8.6. Managing CPU Pools


This feature is experimental. Libvirt may not be aware of new CPU features that may already be used in CPU pools. This may lead to issues with migration to destination nodes that do not have these unreported CPU features. In addition, CPU pools only work on Intel Ivy Bridge and newer CPUs. They do not work on AMD processors.

In Virtuozzo Hybrid Server, you can avoid stopping virtual environments on a node (e.g., for node maintenance) by temporarily migrating them live to another node. For live migration to be possible, the CPUs on the source and destination nodes must be manufactured by the same vendor, and the CPU features of the destination node must be the same or exceed those of the source node.

Such a requirement may lead to two issues:

  1. If the target node has more CPU features than the source node, live migration back to the source server will not be possible.

  2. If a node in a high availability cluster fails and its virtual environments are relocated to another node, that destination node may have a CPU from a different vendor or with a different set of features. This will prevent live migration back to the original node when it goes up again.

CPU pools solve these two issues by dividing your Virtuozzo Hybrid Server nodes into groups (pools) in which live migration between any two nodes is always guaranteed. This is achieved by determining CPU features common for all nodes in a pool and masking (disabling) the rest of the CPU features on nodes that have more of them. So a CPU pool is a group of nodes with equal CPU features.

Note the following:

  • Adding nodes with same CPUs to different CPU pools does not prevent live migration between such nodes.

  • If xsave instructions supported by CPUs on both source and destination nodes use different buffer sizes, migration will fail.

8.6.1. Adding Nodes to CPU Pools


Nodes with CPUs from different vendors cannot be added to same CPU pools.

A node that is to be added to a CPU pool must not have running virtual machines and containers on it. To meet this requirement while avoiding virtual environment downtime, you can migrate all running virtual machines and containers live to a different node (and migrate them back live after the node has been added to a pool).

The easiest way to add a node to a CPU pool is to run the following command on it:

# cpupools join

The node will be added to a default CPU pool.

Default pools have the following features and limitations:

  • The naming pattern is default_{intel}N, e.g., default_intel0, default_intel1, etc.

  • A preset, unchangeable basic CPU mask provides maximum hardware compatibility at the expense of advanced CPU features. Different CPU feature masks are used for different CPU vendors.

  • Nodes which do not support the basic CPU feature mask are placed in different default CPU pools, e.g., default_intel1, default_intel2, etc.

  • Nodes cannot be added to specific default CPU pools on purpose.

To make sure that as many common CPU features as possible are enabled for nodes in a pool for best performance, you can move the required nodes to a custom CPU pool. To do this:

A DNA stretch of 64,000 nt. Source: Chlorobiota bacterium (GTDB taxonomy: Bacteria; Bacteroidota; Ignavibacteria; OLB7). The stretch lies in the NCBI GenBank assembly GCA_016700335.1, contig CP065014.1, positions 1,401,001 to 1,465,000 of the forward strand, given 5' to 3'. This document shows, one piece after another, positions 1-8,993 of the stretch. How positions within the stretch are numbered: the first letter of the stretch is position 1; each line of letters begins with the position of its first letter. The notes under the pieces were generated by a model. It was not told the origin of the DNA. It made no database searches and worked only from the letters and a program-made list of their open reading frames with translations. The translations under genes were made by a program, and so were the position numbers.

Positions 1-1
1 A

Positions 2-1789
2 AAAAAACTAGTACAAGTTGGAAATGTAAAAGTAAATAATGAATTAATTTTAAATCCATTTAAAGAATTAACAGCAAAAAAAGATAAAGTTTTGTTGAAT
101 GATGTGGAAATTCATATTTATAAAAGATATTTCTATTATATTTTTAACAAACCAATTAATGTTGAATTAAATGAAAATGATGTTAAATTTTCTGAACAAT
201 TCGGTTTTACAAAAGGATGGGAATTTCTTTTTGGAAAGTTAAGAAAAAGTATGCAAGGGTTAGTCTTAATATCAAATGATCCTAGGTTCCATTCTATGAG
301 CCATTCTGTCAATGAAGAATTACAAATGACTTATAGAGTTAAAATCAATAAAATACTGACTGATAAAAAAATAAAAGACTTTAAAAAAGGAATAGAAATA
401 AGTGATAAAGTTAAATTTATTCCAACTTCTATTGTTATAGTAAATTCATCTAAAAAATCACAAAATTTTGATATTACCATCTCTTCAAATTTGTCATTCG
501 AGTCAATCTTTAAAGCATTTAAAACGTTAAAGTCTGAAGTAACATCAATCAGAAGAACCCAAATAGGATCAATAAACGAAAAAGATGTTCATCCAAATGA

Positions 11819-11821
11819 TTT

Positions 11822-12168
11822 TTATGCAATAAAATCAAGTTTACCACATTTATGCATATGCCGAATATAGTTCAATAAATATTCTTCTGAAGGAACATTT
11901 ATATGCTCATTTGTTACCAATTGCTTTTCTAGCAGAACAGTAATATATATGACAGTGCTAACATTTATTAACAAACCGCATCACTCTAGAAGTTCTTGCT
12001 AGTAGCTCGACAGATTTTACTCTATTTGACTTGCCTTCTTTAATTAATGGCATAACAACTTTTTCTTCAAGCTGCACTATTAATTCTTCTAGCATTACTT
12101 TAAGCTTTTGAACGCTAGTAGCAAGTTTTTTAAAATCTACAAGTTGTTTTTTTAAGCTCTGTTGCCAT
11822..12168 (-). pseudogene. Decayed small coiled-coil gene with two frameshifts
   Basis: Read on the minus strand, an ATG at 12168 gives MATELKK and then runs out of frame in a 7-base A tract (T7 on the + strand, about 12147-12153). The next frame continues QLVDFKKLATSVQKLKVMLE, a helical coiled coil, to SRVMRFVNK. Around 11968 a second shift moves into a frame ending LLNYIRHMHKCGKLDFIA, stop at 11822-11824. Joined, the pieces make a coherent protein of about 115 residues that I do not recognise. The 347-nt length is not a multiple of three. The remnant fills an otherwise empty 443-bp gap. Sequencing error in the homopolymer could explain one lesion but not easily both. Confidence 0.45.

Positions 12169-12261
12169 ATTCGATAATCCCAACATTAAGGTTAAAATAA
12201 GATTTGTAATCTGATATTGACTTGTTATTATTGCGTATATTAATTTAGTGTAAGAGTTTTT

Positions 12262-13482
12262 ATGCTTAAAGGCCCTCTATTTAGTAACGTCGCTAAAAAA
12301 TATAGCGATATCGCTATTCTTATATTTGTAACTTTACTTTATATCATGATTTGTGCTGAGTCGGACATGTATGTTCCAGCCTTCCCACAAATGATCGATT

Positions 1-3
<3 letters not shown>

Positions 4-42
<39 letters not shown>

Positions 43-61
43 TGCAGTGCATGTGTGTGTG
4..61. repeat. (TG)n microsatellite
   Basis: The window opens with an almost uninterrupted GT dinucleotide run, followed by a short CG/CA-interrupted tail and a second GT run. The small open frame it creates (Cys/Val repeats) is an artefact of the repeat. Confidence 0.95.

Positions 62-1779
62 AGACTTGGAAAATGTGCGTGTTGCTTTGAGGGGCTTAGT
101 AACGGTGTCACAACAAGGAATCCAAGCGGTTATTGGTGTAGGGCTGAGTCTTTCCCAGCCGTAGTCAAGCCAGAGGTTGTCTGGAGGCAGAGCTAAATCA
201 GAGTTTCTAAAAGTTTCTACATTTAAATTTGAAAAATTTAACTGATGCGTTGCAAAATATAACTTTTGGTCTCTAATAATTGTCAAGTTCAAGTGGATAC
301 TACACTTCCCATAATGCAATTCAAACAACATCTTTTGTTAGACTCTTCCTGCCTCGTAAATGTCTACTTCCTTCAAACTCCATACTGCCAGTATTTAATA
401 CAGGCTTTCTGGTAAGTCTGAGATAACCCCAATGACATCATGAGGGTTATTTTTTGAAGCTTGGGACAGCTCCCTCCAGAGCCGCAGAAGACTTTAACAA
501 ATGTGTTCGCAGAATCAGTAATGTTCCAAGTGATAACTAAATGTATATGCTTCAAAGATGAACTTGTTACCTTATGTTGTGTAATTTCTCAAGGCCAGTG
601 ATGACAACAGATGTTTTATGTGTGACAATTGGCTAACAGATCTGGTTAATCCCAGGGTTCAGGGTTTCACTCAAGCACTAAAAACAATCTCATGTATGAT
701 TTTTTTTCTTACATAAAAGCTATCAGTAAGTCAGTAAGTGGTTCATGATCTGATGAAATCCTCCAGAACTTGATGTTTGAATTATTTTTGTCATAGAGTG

1. On the node to be added to a custom CPU pool, run the cpupools move command. For example:

    # cpupools move mypool

    The node will be moved to the CPU pool mypool. If the CPU pool does not exist, it will be created.


    Custom CPU pools are created with the same basic CPU feature mask as default pools.

  2. On any node in the new pool, run the cpupools recalc command to update the CPU feature mask and make sure that as many common CPU features as possible are enabled. For example:

    # cpupools recalc mypool

Now that node is in the desired CPU pool, you can migrate the node’s virtual machines and containers back live.

The general recommendation is to group nodes with CPUs of the similar microarchitecture, generation, or family as they have similar features. This way most of the CPU features will remain available for nodes after applying the CPU feature mask to the pool. This approach will help ensure the best possible performance for nodes and at the same time guarantee live migration compatibility.

8.6.2. Monitoring CPU Pools

To see which CPU pools exist in your cluster and which nodes are in them, run the cpupools stat command on any node in the cluster. For example:

# cpupools stat
* f9f2832d4e5f4996

The identifiers listed are Virtuozzo Storage node IDs which you can obtain with the shaman -v stat command. For example:

# shaman -v stat
Cluster 'vstor1'
Nodes: 5
Resources: 1
   NODE_IP        STATUS    NODE_ID               RESOURCES   Active    bec9df1651b041d8      0 CT
*   Active    f9f2832d4e5f4996      0 CT   Active    ca35929579a448db      0 CT   Active    320117e17894401a      0 CT
 M    Active    eaea4fc0ddb24597      1 CT


The asterisk marks the current node (on which the command has been run).

8.6.3. Removing Nodes from CPU Pools

To remove the current node from a CPU pool, run the cpupools leave command on it:

# cpupools leave